Skin Smart Campus
Vanderbilt University has been recognized as a Skin Smart Campus by The National Council on Skin Cancer Prevention. Ensuring the well-being of our community, we are providing a safe and healthy learning and living environment on and off campus, pledging to keep indoor tanning devices off our campus and our affiliated buildings. We also promote skin cancer prevention policies and education.
The Indoor Tan-Free Skin Smart Campus Initiative is sponsored by the National Council on Skin Cancer Prevention in response to the 2014 U.S. Surgeon General’s Call to Action to Prevent Skin Cancer which concluded that there is a strong association between increased risk of skin cancer and indoor tanning use. Ultraviolet (UV) radiation exposure from indoor tanning is completely avoidable which allows for interventions to help reduce skin-cancer related illness and deaths. Numerous studies have found that skin cancer is the most common type of cancer in the United States, with melanoma as one of the most common cancers diagnosed among young adults. According to The International Agency for Research on Cancer Working Group, the use of indoor tanning facilities before the age of 35 increases the risk for melanoma by 75 percent.
Skin Cancer Facts
- Skin cancer is the most common cancer in the United States.
- The two most common skin cancers (basal cell and squamous cell carcinomas) are highly curable but can be disfiguring and costly.
- Melanoma (the third most common skin cancer) may be deadly.
- Ultraviolet (UV) radiation from the sun or from a tanning device can cause dangerous, lasting damage to your skin.
- General risk factors include:
- Light skin, or skin that burns, freckles, or reddens easily; but skin of all colors can get skin cancer
- Large number of moles
- Personal or family history of skin cancer
- History of sun exposure and sunburns, especially in early life
- History of indoor tanning
- The average tanning bed gives of 2 to 10 times more UVA radiation than the sun
- Using tanning beds before the age of 35 increases a person’s risk for developing melanoma by 75%
- Skin of Color – includes people of African, Asian, Latino, Mediterranean, Middle Eastern, and Native American descent:
- Even if you have a darker skin tone, always tan or rarely burn, you can still get skin cancer
- Skin cancer is often diagnosed later in people of color, making it harder to treat
- Melanoma in people of color most often occurs on the palms of the hands, soles of the feet, under the nail (subungual) and in the nail areas
- No matter your skin tone, UV radiation can lead to skin damage, premature aging, and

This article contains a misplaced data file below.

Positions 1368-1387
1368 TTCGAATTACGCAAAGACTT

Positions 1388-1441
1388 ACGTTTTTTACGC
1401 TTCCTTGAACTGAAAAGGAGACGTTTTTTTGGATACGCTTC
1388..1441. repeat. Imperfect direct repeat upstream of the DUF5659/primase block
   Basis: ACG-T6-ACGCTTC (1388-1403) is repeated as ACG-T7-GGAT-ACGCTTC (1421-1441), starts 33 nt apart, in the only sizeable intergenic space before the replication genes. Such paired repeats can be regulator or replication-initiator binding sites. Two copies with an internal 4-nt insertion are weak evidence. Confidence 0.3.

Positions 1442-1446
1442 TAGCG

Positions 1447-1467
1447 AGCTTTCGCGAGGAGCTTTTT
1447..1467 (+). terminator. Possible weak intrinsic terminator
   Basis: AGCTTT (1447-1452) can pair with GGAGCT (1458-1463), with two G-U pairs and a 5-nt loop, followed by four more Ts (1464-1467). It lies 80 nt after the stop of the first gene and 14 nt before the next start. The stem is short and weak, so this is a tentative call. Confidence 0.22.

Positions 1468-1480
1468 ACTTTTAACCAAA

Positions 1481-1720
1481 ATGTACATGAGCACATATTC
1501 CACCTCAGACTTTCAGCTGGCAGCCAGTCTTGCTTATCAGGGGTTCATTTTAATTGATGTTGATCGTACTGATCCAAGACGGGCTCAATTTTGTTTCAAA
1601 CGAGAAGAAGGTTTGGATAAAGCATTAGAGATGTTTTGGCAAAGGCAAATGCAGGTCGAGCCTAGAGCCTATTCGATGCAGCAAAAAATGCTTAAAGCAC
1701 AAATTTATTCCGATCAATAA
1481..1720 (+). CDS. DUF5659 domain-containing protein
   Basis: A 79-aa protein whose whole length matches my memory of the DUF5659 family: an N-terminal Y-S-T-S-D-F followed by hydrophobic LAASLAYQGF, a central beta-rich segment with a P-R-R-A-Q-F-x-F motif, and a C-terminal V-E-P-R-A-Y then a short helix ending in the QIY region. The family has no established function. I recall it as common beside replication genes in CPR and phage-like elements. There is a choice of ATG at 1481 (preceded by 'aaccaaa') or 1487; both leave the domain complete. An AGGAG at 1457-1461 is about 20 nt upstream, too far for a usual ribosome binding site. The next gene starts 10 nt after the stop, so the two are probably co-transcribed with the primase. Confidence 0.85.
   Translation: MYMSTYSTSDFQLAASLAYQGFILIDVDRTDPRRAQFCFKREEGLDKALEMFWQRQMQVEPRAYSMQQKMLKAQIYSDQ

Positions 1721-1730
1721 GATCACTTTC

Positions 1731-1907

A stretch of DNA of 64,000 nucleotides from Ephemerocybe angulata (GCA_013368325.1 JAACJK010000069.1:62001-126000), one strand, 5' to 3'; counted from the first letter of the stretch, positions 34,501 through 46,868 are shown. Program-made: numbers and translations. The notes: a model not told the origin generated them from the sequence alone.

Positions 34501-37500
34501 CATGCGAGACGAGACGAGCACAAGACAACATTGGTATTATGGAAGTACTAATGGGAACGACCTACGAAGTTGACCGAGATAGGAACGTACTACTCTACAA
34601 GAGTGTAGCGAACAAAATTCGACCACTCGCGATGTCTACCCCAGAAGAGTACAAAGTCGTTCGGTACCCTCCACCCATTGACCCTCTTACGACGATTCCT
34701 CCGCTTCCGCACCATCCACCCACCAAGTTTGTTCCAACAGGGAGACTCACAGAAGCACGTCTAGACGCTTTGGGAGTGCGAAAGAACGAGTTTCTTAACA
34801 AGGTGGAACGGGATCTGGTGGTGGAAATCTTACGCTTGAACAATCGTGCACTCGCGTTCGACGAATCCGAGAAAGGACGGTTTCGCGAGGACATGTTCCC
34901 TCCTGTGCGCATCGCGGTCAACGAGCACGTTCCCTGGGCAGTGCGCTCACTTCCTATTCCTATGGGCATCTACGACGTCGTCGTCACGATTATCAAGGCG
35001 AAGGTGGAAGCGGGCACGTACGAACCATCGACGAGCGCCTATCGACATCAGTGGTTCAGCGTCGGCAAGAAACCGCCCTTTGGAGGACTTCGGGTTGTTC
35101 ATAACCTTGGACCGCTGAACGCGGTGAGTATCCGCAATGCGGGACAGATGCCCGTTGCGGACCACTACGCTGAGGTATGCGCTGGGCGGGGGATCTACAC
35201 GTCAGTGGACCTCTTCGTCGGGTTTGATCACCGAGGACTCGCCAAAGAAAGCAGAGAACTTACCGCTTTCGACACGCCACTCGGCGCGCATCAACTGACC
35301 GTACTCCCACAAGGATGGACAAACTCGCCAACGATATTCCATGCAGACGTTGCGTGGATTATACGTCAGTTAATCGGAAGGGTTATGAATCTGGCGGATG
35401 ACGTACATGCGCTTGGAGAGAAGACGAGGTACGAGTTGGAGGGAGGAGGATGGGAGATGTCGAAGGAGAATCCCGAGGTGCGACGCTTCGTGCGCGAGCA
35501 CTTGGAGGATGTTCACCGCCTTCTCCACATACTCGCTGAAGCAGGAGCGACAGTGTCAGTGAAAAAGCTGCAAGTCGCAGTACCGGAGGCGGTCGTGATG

hyperpigmentation. Protecting your skin is important!
- The majority of skin cancers are caused by exposure to ultraviolet (UV) light and can be prevented with sun safety practices:
- Seek Shade
- Find shade under a dense tree canopy, shade sail, or pavilion
- Carry a sun umbrella for personal shade
- Use a pop-up UV shelter when at the beach or park
- Whenever possible, stay out of the sun from 10 AM – 4 PM when UV radiation is the strongest
- Wear Sunscreen
- Broad spectrum UVA and UVB, SPF 30 or higher
- Reapplication is necessary every 2 hours and after swimming, sweating, or toweling off
- Most people do not put on enough sunscreen–aim for one ounce, which is about a shot glass or palmful
- Wear Protective Clothing
- Long sleeves/pants with a dense weave or built in UPF
- Wide-brimmed hat
- Closed-toe shoes and socks that cover the ankle
- Wear Sunglasses
- Choose sunglasses with a UV protective coating
- Wearing sunglasses helps protect the delicate skin around our eyes
- UV rays can also increase risk of cataracts & macular degeneration–it makes sense to protect your eyes!
- Check the UV Index – Know Before You Go!
- The UV index can be found in most weather apps and also at https://www.weather.gov/ilx/uv-index
- Dermatologists recommend sun protection when the UV index is 3 and above
- As levels approach 6 and above, it’s best to limit your time in the sun
- Seek Shade
ABCDE’s of Melanoma
Melanoma is the deadliest form of skin cancer. When detected early, melanoma is highly treatable. Know your skin. Perform a self-exam each month. You can even ask a partner or friend to look at your back and scalp. If you see any of these warning signs, show them to your provider right away.
- Asymmetry: Moles that have asymmetrical appearance
- Border: A mole that has blurry and/or jagged edges
- Color: A mole that has more than one color
- Diameter: Moles with a diameter larger than a pencil eraser (6 mm or 1/4 inch)
- Evolution: A mole that has gone through sudden changes in size, shape, or color
View American Cancer Society’s guide to doing a self skin exam.
Centers for Disease Control:
Skin Cancer – Sun Safety
David Cornfield Melanoma Fund:
“Dear 16 year old me”
US Food and Drug Administration:
Indoor Tanning: The risks of ultraviolet radiation
National Council on Skin Cancer Prevention:
Skin Smart Campus: